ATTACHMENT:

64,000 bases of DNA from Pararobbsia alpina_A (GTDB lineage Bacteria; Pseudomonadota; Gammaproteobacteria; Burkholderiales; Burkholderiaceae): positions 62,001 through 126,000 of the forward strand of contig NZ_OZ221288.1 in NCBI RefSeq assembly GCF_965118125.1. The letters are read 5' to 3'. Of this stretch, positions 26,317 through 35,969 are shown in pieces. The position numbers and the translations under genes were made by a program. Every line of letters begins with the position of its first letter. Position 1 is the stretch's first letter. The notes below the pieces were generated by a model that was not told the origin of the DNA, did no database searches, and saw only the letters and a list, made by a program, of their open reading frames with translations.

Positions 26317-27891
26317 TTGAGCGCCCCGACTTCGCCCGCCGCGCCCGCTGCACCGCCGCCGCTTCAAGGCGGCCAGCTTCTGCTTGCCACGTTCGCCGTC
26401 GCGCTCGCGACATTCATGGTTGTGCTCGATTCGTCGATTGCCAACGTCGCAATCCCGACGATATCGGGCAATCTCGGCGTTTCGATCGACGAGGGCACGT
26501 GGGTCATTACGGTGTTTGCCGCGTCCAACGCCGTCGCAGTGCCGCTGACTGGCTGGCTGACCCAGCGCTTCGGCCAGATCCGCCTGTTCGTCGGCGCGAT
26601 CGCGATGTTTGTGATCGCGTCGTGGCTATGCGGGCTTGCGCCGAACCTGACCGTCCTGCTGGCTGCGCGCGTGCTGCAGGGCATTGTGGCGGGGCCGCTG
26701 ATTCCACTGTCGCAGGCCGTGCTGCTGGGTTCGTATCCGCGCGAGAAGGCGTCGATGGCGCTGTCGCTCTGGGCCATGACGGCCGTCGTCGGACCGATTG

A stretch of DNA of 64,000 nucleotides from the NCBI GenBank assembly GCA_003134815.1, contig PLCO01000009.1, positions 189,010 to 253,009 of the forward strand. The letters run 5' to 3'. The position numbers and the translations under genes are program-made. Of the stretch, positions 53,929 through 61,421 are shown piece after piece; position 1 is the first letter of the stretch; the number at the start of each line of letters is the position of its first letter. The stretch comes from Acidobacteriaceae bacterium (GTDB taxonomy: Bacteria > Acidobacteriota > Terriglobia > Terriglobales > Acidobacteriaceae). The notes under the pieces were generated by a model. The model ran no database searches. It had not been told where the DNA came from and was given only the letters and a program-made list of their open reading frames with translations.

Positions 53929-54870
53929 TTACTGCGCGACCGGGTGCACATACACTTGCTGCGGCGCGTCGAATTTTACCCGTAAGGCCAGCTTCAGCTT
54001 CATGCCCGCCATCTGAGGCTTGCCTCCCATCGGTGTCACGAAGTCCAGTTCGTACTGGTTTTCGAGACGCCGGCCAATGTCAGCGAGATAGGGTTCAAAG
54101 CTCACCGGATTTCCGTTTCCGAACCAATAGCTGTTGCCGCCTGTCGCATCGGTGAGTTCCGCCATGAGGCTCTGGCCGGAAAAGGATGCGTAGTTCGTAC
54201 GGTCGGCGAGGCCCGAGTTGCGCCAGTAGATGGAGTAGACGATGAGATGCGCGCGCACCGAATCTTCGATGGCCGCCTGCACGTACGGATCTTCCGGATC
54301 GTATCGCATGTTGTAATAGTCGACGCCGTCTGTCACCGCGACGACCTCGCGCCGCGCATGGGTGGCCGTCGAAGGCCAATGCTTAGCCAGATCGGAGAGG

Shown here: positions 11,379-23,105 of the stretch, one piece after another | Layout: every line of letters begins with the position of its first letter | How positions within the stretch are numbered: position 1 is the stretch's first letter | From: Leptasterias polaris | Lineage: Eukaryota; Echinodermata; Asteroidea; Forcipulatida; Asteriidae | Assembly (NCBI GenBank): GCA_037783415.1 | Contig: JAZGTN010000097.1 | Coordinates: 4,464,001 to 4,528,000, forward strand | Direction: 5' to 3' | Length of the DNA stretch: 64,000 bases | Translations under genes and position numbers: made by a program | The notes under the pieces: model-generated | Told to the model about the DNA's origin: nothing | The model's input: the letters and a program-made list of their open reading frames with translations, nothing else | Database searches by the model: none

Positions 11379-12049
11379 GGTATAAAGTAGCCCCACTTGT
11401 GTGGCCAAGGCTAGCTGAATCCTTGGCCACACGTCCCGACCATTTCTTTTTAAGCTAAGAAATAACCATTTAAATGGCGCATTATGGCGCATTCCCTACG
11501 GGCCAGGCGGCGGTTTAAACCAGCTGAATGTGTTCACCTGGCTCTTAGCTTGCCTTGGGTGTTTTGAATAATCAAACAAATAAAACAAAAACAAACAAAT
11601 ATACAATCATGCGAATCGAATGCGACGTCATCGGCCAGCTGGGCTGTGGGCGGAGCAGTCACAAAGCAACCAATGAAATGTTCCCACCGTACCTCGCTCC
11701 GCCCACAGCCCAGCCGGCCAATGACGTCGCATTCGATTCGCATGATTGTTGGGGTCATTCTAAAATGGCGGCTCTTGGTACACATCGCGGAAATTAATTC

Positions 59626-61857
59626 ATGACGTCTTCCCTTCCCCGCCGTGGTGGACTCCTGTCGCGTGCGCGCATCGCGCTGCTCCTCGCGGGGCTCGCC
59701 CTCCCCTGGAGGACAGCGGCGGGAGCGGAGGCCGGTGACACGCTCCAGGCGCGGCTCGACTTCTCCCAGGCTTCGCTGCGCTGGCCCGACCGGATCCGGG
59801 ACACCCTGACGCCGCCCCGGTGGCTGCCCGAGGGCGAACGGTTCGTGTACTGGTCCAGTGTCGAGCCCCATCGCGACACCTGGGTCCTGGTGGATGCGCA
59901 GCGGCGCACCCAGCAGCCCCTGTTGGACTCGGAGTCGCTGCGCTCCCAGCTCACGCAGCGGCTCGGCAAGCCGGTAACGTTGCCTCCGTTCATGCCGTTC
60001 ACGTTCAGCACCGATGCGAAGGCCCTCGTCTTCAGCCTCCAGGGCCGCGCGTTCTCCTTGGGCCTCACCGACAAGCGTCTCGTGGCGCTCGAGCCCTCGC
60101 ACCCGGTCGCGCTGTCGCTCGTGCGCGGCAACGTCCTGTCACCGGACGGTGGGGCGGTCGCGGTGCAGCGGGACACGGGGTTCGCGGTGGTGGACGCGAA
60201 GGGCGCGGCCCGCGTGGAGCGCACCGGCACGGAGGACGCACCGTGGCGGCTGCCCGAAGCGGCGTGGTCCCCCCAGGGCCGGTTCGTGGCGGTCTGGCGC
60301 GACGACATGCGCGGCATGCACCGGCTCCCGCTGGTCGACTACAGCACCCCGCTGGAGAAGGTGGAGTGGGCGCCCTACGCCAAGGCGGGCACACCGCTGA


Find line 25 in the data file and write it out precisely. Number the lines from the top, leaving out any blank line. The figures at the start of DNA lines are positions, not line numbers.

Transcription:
59801 ACACCCTGACGCCGCCCCGGTGGCTGCCCGAGGGCGAACGGTTCGTGTACTGGTCCAGTGTCGAGCCCCATCGCGACACCTGGGTCCTGGTGGATGCGCA